READ ALSO Are cheques finally falling out of favour in France?

Both scams required users to click a link leading to a fake web page, from where criminals hoped to mine personal details.

Fake Linky visitors

Not all scams are online. Some criminals have been going door-to-door, claiming to work for electricity network operator Enerdis, and gaining entry to victims’ houses to ‘update’ their smart electricity meters. 

They then either steal property, or - unknown to the victim - use information easily obtained from the meter to change suppliers, without the property owners’ consent.

How you can avoid falling victim to these scams

In most cases, cybercriminals pretend to represent official companies to try and steal your details.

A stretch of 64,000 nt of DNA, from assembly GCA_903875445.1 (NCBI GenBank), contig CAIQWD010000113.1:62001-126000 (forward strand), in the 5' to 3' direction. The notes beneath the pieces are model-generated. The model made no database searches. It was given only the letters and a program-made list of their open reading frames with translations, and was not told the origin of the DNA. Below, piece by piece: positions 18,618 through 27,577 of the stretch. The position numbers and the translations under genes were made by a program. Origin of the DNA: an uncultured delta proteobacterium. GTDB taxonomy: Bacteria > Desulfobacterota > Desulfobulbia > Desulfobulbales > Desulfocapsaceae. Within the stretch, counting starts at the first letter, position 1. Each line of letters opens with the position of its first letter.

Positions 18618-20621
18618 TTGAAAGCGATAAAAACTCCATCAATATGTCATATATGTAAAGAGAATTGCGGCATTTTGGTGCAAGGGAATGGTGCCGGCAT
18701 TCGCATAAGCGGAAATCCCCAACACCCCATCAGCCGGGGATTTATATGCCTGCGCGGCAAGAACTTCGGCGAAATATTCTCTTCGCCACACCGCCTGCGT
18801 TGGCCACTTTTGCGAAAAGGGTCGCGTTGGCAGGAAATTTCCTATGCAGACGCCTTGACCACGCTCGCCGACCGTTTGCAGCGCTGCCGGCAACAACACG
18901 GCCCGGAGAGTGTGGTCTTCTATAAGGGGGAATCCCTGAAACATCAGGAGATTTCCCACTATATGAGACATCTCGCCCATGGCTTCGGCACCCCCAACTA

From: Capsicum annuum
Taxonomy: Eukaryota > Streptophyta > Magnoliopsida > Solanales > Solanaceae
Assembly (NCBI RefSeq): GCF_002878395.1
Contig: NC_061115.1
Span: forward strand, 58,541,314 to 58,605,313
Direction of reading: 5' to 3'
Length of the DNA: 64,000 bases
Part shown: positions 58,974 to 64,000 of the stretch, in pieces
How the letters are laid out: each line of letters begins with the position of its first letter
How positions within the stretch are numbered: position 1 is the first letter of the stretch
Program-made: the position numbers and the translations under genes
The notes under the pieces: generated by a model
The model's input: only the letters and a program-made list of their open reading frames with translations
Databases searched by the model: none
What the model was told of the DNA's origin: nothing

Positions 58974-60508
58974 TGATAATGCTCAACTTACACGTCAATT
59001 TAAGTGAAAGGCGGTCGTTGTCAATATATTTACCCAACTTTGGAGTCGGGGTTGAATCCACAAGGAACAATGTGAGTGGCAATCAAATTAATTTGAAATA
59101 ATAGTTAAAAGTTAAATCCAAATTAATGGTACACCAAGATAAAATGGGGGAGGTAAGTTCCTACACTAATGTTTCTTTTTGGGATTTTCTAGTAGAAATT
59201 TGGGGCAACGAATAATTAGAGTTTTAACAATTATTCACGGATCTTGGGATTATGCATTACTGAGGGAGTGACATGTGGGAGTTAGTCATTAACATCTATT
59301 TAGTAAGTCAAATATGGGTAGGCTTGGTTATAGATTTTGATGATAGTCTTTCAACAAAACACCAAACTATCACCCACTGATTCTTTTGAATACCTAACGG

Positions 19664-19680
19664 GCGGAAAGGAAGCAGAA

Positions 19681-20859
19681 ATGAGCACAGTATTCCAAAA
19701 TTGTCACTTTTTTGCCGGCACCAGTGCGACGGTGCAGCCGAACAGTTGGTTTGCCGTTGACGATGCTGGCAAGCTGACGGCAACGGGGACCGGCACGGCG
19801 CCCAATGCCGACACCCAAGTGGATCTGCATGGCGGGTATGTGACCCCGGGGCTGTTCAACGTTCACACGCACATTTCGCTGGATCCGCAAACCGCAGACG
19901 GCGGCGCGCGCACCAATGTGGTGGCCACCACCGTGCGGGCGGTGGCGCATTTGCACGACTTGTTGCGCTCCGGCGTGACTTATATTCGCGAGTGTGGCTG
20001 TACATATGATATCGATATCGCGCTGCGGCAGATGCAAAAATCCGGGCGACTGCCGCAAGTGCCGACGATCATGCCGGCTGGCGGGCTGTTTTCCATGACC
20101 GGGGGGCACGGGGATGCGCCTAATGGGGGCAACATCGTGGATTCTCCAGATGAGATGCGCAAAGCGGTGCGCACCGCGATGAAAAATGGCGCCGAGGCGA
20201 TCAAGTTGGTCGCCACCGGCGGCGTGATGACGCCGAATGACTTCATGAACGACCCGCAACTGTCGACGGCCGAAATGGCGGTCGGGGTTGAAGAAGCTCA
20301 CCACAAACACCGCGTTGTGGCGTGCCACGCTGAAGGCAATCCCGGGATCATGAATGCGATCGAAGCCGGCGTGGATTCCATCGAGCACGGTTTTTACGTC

Basically, if you receive a message from a company and it looks suspicious or it says you’ve ordered something that you have not, then check the address the message has come from to find out if it is an official source. Be careful: sometimes the fake address is obvious. Sometimes it is less clear.

If links send you to other websites, always check these addresses to ensure they are the official web addresses of these companies.

If you spot a phishing or other type of online scam, you can report it to the government’s platform.

What you can do if you are the victim of a scam

All may not be lost. Under certain conditions, banks are obliged to refund money paid for goods and services that are not provided. Full details of the chargeback - or rétrofacturation - scheme are available here.

France also operates a free Info Escroqueries telephone service on 0 805 805 817 (Monday-Friday 9am - 6.30pm) to allow people to report this sort of crime.

Consumer associations can also offer help and advice. You can find the offices of one near you via this link from the Institut national de la consommation (National Consumers' Institute).